Why native-born Texans just can’t seem to move away

Texas is the most ‘sticky’ state in the U.S. – meaning it retains much of population born here.

By Alexandra HartSeptember 4, 2023 10:30 am,

Texans love to complain about people moving in from other states – especially from a certain one on the west coast.  

But how many people born in Texas stick around? According to new research by the Federal Reserve Bank of Dallas the answer is: a lot. The Fed found people born in Texas are the least likely in the nation to move across state lines, and this fact is a key driver of economic growth in the Lone Star State.  

Paul O’Donnell, business editor at the Dallas Morning News, took a look at the numbers, and spoke with the Standard about why Texans staying put helps the state’s economy. Listen to the interview above or read the transcript below.

This transcript has been edited lightly for clarity:

Texas Standard: What exactly does this new research tell us? How likely are Texans to stick around the Lone Star State and how does that compare to other states?

Paul O’Donnell: It’s really fascinating research. From the first day they looked at what they called the “stickiness” of the state. And that basically means how how likely a state is to retain its native born population.

And in Texas, the percentage is 82% of people born here stay here. I had worked in the Midwest for many years, and the topic there for decades had been brain drain and how to prevent the best and the brightest from leaving. That’s clearly not the case here.

I want to ask why it matters for economic growth. I mean, obviously some answers to that come immediately to mind. But how do you see that?

It’s all about the economic growth.

As you know, for decades here “jobs, jobs, jobs” has been the story of the Texas economy. And that’s pretty much one of the findings of the research, is that a state like Texas, which has considerable job opportunities and consistent economic growth, is more likely to keep people from leaving the state.

And you think about the major cities in Texas – you know, you could easily move from a job in Dallas to one in Houston to one in Austin to one in San Antonio.

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You know, it seems to me, though, this also extends into larger matters of public policy. I know that I’ve lived in other places where the state has made a major investment in schools. And the argument for that is that this will help train our workforce. And I’ve often thought – especially since the 1980s, as America has become a much mobile nation by and large – well, you know, does that investment really benefit the state? Or with such mobility, maybe not? It sounds like, in Texas, there’s an argument there to be made that, yeah, it directly benefits the state, given our trends.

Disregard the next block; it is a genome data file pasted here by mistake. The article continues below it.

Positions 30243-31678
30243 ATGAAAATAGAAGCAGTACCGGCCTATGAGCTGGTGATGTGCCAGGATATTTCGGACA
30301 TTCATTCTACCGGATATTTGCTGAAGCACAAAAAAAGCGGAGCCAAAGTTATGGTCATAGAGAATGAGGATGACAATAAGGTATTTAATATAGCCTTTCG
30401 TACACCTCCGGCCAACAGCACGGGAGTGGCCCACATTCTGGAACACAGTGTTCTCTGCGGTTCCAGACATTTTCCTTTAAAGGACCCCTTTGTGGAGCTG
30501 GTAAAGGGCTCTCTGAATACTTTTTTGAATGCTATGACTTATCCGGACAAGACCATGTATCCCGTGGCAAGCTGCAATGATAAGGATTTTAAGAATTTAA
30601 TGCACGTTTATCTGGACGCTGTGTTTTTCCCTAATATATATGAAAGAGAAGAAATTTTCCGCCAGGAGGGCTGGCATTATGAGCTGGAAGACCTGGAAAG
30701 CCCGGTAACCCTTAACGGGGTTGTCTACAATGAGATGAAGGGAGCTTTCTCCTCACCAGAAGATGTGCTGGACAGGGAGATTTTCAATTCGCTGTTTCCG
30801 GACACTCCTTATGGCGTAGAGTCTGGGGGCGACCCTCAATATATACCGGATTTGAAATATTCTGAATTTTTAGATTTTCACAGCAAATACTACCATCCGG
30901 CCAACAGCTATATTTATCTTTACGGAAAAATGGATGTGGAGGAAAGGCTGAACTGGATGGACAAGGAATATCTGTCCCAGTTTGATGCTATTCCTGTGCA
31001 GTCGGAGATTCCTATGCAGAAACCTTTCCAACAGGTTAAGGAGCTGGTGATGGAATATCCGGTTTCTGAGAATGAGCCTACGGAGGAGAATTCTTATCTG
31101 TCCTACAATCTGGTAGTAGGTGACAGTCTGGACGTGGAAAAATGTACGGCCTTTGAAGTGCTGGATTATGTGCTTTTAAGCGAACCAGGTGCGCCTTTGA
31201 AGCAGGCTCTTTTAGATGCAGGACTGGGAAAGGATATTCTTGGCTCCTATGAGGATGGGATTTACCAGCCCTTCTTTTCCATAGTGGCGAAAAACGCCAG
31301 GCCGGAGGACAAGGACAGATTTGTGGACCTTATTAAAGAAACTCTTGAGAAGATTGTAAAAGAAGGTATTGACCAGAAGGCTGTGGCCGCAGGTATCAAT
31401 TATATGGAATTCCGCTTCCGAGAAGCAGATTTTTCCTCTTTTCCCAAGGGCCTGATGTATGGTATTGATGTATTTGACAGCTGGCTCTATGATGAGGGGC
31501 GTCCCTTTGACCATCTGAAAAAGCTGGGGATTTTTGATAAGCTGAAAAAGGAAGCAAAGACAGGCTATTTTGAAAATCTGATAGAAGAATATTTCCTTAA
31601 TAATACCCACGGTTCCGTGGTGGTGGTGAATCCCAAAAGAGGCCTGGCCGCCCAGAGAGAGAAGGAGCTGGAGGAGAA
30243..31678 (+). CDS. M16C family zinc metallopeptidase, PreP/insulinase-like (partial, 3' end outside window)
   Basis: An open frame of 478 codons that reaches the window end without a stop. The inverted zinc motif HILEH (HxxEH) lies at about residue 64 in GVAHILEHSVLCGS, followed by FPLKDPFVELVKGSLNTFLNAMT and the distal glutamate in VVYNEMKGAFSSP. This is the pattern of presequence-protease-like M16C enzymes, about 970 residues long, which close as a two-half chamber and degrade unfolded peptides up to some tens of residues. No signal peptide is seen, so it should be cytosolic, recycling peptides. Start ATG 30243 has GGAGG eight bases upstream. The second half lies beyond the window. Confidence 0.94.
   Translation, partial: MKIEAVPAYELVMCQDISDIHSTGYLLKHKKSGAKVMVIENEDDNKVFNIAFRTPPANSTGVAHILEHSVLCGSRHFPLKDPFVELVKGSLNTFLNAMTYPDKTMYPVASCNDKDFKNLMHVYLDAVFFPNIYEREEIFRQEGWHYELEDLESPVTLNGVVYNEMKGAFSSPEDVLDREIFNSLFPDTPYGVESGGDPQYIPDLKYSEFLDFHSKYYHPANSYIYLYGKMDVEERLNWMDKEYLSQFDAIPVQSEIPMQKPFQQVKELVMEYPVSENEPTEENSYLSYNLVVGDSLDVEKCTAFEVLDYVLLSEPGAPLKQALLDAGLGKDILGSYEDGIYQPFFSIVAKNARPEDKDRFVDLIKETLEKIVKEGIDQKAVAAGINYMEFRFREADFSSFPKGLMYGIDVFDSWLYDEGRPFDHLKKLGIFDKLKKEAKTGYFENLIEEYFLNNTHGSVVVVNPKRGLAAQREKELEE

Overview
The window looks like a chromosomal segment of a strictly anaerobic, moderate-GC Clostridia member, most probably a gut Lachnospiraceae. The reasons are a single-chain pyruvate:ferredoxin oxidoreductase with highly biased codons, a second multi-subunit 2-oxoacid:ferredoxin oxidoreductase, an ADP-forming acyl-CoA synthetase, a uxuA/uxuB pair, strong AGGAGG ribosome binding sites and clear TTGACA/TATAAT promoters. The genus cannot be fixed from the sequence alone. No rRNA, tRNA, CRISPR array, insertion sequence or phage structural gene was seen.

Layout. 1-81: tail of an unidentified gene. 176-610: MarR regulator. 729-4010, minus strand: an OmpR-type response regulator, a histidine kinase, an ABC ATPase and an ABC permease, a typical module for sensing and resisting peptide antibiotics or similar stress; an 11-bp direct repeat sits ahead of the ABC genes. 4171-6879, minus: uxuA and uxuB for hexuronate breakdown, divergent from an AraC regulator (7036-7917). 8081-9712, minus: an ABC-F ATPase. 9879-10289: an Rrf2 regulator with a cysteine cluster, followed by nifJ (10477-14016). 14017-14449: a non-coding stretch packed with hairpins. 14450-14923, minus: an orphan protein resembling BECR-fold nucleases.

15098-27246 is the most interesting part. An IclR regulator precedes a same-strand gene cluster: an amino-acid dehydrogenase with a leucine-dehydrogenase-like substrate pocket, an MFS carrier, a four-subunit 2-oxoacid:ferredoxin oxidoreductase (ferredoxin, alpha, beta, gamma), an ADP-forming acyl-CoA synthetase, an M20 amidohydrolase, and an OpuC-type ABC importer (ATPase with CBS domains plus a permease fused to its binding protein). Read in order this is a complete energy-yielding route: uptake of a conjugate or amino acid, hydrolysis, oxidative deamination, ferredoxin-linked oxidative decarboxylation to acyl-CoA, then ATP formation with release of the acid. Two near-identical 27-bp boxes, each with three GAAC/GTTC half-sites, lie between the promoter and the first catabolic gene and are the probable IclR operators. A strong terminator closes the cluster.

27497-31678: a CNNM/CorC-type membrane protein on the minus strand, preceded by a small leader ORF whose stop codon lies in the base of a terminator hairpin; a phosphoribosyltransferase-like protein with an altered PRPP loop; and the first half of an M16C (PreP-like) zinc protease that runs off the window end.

Absolutely. And I’ll just tell you a little anecdote that I think illustrates your point.

My son went to middle school and high school here and then went to college here. His group of friends all went to different colleges, either in Texas or surrounding states. All of them kind of beelined back here right after graduation and all found jobs really quickly and fairly decent-paying occupations.

And I think that, first of all, it’s an indication of the strength of the economy in Texas. But it’s also the college graduates are the people that are in high demand, and they’re the ones that we definitely want to keep in the state of Texas or bring back to Texas after their college days.

Well, to that point, does the research indicate or give any insight as to why Texans are more likely to stay close to home?

Yeah, there’s a whole bunch of factors. I mean, for every one that you can think of who stayed, you can think of someone who left.

But it’s really the job opportunities, the above average job growth that Texas has had for several decades now, the tax policies in the state – we don’t have an income tax. We’re one of a handful states in the country that don’t.

Housing costs – even though we all know in Texas that those have gone up in recent years – if you’re coming from somewhere else, we still have a relatively low cost of living. And it’s just the ample opportunities that exist in all the cities around here.

At the same time, Paul, I don’t want to “rah-rah” too much because of course we’ve been hearing and seeing, reading in places like the Dallas Morning News, stories about Texans who cannot abide by some of the more recent changes in laws that affect the social infrastructure – ability of people to afford health care, for example, laws that are seen as undermining the rights of people of color and sexual orientation, that sort of thing. To what extent is that affecting migration trends in Texas?

Again, this will be anecdotal, but I got an email from a reader after this story was published that essentially said, and I’ll quote from this reader, it basically said, “I can’t wait to move my family of five to the Pacific Northwest and get away from the oppressive policies of Texas.” There are people who feel that way, of course.

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There’s an old saying in politics that, you know, “it’s the economy, stupid.” James Carville made that phrase famous way back in the nineties. And I think as long as the economy in Texas remains strong, you’re going to consistently see people stay here or move here.

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